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Self Publishing Misconceptions – Avoid These Self Publishing Mistakes

by | Mar 25, 2013 | Self Publishing | 2 comments



This article will share how to get a book published despite the self publishing misconceptions that are circulating. By knowing these two self publishing hurdles you may face, you’ll avoid being lumped into any self publishing stereotypes.


Self Publishing Hurdle #1


From a consumer perspective, the one complaint I hear consistently is book editing. I’ve heard it from book reviewers and from readers alike and quite frankly it is an issue in the self publishing community.


Book editing in my opinion is the most important part of the self publishing process, aside from writing a good book.


Choosing a book editor can make or break a reader’s perception of your book, so money should definitely be allotted for editing. I believe there is value in paying an editor to look over your manuscript as most of us aren’t trained for such a task. Once you’ve looked at your manuscript for hours on end, you definitely need an outside person to find gaps in your story and provide an unbiased opinion.


For my novel The Buzz, I had my book edited twice by a professional editor and I still had a few errors once it went to print. While perfection is favored, it’s likely you won’t get it for your first print run. So once you’ve received your proof copy, have your yellow marker on hand to catch any errors in the printed copy.


Choosing a book editor can be difficult but its a hurdle that can be overcome. It took me quite some time to find a good editor but believe me a good book editor will save you time and money!


Also, be aware that editing can be expensive but as with most things, you get what you pay for. Book editing should be taken seriously because reviewers include comments about poor editing in their reviews. Not only will this reflect poorly on the author but it can also hinder sales.

To be fair, major publishing houses deal with editing issues as well, however a self published author will be scrutinized more. I ran across this tweet from someone on Twitter:



I’m struck by the lack of quality control in contemporary book editing. Aren’t bestsellers proofread?


Self Publishing Hurdle #2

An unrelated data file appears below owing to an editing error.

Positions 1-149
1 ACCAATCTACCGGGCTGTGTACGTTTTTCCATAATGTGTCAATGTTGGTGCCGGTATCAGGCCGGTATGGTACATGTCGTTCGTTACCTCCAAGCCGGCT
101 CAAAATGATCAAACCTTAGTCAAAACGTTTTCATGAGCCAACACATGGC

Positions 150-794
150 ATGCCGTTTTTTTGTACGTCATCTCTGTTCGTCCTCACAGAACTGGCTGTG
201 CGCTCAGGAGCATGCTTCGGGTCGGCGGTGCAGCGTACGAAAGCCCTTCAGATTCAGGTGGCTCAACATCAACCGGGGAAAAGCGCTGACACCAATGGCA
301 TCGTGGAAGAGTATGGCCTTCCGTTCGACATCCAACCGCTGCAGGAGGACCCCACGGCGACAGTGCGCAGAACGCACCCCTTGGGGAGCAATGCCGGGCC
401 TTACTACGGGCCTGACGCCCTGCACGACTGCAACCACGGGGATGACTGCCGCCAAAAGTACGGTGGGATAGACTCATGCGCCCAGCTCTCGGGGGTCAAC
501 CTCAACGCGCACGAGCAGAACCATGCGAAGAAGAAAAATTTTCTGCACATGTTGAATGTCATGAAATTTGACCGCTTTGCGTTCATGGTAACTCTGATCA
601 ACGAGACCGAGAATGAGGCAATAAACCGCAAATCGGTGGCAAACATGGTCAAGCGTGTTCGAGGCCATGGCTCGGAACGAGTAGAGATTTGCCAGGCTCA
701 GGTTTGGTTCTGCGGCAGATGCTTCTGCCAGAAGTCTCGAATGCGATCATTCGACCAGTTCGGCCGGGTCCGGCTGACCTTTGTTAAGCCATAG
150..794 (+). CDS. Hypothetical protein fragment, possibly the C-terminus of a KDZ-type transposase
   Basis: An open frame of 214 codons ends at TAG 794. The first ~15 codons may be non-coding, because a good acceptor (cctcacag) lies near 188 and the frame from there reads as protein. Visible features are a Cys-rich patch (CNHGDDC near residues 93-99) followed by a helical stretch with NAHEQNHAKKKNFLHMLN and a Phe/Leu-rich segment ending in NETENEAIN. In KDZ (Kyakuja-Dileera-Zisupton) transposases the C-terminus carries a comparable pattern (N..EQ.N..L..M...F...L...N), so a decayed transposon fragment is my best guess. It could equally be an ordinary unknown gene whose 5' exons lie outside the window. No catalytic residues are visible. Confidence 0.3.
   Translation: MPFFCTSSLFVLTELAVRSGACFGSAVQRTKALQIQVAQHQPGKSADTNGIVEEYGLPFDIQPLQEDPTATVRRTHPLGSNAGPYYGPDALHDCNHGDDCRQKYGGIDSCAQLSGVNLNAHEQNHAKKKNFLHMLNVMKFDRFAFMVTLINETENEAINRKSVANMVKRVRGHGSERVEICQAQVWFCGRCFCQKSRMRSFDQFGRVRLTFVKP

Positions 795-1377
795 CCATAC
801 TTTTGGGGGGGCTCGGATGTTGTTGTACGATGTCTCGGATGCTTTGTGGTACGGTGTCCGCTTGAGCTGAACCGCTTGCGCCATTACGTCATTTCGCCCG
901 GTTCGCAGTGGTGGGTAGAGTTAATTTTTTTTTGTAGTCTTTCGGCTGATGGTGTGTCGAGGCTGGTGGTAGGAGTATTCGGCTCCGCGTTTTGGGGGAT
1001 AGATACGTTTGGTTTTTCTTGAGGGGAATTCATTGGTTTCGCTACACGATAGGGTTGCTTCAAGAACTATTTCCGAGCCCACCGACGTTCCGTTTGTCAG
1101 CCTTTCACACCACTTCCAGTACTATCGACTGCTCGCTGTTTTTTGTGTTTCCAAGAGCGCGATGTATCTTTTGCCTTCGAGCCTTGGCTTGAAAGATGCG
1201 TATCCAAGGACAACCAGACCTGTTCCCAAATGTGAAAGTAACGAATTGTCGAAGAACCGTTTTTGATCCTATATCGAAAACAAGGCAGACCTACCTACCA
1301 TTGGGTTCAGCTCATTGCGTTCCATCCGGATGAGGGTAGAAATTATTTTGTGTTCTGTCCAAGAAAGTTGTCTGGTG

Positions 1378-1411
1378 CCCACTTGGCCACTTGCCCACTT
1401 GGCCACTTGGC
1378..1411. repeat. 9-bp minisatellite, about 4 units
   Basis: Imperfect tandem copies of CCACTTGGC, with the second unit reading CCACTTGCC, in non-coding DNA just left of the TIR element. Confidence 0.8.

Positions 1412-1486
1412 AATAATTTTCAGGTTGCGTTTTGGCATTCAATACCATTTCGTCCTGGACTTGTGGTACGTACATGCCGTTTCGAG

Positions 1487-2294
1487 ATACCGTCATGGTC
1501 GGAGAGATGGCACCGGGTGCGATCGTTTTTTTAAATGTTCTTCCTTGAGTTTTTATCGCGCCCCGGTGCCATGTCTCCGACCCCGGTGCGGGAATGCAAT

Book distribution can also be difficult when self publishing as some consumers still prefer purchasing from brick and mortar stores. When your book is not available in bigger chain bookstores you’re missing a large segment of readers. An online retailer like Amazon is great for capturing an online audience, however your book should at least be able to be ordered and returnable at local bookstores (especially if you plan on doing book signings).


So when you’re choosing your printer, their ability to make your book available to online retailers and stores is a plus. And if they aren’t able to do so, you will need distribution. Baker & Taylor is one of the largest distributors.


Self publishing is definitely not for everyone. It requires a certain level of dedication that not everyone is willing to devote. So for those not willing to invest countless hours on marketing, publicity, book editing, graphic design, typesetting, distribution and the like, then traditional publishing may be a better route to go.


However, it isn’t an impossible task either. With the proper team in place (book editor, graphic designer, printer, etc.), you can successfully publish your book and it will look as professional as any other book that sits on the shelf.


NEXT: Self Publishing Costs – How To Plan A Budget For Your Book



  1. Kathleen

    My biggest hurdle is the cover. I want to be able to figure out how to do a good cover but Photoshop has me stumped. I am paying someone to do my covers and my editing. You are right, editing is the biggest hurdle along with marketing….

    • Stefanie

      I agree. When I first finished my manuscript, I thought I would be able to handle the cover myself, but I soon decided that it would make more sense to pay someone.